Free dental care for lowincome seniors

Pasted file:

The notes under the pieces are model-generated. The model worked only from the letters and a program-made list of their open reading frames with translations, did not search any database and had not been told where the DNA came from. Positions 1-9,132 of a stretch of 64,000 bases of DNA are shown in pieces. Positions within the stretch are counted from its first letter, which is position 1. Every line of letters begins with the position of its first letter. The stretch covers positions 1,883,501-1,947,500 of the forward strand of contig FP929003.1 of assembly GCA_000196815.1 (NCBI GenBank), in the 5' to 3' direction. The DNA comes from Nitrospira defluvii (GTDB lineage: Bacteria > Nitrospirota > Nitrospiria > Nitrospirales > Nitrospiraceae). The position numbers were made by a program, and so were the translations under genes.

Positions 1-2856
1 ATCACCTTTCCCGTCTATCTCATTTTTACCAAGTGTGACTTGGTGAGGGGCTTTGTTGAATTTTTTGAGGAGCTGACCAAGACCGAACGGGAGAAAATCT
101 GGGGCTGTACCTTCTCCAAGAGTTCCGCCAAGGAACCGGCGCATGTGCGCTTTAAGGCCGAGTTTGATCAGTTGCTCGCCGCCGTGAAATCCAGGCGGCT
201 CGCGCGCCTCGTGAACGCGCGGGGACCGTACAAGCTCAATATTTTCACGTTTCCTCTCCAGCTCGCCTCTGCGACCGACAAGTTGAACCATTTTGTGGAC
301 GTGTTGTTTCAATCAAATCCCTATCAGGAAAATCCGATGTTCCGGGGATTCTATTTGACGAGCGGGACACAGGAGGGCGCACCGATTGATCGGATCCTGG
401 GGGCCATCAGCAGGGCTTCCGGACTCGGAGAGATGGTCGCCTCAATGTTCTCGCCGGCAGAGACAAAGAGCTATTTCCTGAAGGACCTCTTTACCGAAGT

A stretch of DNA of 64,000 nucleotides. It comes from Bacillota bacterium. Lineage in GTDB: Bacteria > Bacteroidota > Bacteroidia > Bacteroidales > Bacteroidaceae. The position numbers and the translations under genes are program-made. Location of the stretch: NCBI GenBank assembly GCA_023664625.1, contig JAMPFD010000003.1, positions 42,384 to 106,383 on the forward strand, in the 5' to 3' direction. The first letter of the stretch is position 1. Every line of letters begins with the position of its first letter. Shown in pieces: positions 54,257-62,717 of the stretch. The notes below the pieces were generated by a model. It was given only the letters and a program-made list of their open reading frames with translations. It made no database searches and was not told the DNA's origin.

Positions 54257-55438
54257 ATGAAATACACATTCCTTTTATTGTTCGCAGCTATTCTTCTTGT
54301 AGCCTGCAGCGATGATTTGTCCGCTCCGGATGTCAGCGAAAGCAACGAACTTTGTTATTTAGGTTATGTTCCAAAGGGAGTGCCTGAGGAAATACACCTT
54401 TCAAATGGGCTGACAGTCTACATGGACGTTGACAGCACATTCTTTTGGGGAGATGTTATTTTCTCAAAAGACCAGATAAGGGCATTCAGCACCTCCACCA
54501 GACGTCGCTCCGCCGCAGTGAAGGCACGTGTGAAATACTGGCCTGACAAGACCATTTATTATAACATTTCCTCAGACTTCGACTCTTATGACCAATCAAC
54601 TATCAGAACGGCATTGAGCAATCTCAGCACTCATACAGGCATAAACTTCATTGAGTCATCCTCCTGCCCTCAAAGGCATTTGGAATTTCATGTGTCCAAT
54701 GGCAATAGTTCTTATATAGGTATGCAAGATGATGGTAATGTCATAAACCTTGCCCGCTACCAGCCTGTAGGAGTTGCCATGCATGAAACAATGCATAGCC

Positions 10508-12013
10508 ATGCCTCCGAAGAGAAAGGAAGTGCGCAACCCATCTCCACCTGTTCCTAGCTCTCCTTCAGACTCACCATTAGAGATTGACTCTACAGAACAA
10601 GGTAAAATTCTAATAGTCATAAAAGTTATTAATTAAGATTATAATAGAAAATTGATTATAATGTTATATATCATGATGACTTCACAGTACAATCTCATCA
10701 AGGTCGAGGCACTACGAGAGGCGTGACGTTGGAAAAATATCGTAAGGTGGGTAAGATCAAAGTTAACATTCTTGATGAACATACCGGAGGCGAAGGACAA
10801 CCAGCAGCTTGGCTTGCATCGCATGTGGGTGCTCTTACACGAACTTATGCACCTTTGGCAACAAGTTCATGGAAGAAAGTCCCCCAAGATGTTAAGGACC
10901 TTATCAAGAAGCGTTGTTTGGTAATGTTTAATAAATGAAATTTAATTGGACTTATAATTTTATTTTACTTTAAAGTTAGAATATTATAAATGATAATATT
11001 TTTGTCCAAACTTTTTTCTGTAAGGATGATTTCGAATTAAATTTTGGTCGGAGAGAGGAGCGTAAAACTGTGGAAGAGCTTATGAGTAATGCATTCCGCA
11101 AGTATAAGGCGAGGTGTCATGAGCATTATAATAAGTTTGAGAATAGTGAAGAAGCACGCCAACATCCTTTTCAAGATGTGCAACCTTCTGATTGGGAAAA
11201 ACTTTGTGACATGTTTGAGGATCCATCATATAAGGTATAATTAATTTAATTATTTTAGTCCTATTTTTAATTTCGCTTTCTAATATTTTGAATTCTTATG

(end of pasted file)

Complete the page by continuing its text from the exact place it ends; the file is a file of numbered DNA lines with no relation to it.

The Haldimand-Norfolk Board of Health is pleased the province has found a way to deliver free dental care to low-income seniors.It just doesn’t like the one-size-fits-all approach the Ministry of Health has adopted.The board of health will send a letter to this effect to the ministry. The board doesn’t understand why thinly-populated rural areas such as Haldimand and Norfolk can’t contract with local dentists and hygienists to deliver this program.Instead, the Ministry of Health expects the Haldimand-Norfolk Health Unit to hire a dentist (half-time), a full-time hygienist, a full-time dental assistant and a program assistant (half-time) and deliver dental services under its auspices.“This is a really good program for a large urban area,” Windham Coun. Chris Van Paassen told the board Tuesday. “But it would be a more efficient use of dollars to cut a deal with a local dental office.“I think the province will recognize the rural areas of Ontario and the different way we have of doing things.”Health units are expected to deliver free dental services to qualifying seniors 65 years of age and older before the end of summer. A report to the board says a single senior with an income of $19,300 a year or less or a senior couple with combined income of $32,300 or less qualify for free dentistry.Participating dentists and hygienists will perform preventive and restorative procedures as well as deliver diagnostic services.“This program aims to prevent chronic disease, reduce infections and improve quality of life while reducing (the) burden on the health-care system,” health minister Christine Elliott said in a letter to Mayor Kristal Chopp, chair of the Haldimand-Norfolk Board of Health.“A dental program for low-income seniors is a key example of the public health sector’s important role in supporting and addressing the needs of vulnerable populations to help prevent disease, complications and hospitalizations.”At Tuesday’s meeting, the board asked Chopp to write a letter to the ministry asking it to consider alternative delivery models for rural areas such as Haldimand and Norfolk.Chopp was also asked to circulate her request to other rural health units. Delhi Coun. Mike Columbus said such a request would gain “good traction” with municipalities facing the same challenges as Haldimand and Norfolk.Board members see a number of problems with the program as currently structured. Chopp likened the provincial model to a controversy last year where the operator of a local yoga studio complained that Norfolk was offering programming in direct competition to her business.Chopp says it doesn’t make sense to use an in-house delivery model when there are numerous private clinics that can provide the same or better service.Marlene Miranda, Haldimand and Norfolk’s general manager of health and social services, shares many of Chopp’s concerns and has already expressed them to the ministry.As it stands, Miranda said the ministry is holding firm to its service-delivery model and that Haldimand and Norfolk’s share of funding for 2019-2020 — $537,900 — cannot be spent outside of it.These concerns are also shared by Dr. Shankar Nesathurai, Haldimand and Norfolk’s medical officer of health.“From my vantage point, there is not a one-size-fits-all solution,” he said.Simcoe Coun. Ryan Taylor worries the program is going to send demand for dental services locally and elsewhere through the roof. He wonders if there are enough dentists in Haldimand and Norfolk to handle the surge and what effect this might have on the delivery of local dental services in general.Because Norfolk’s population is significantly larger than Haldimand’s, Norfolk council serves as the board of health for both read more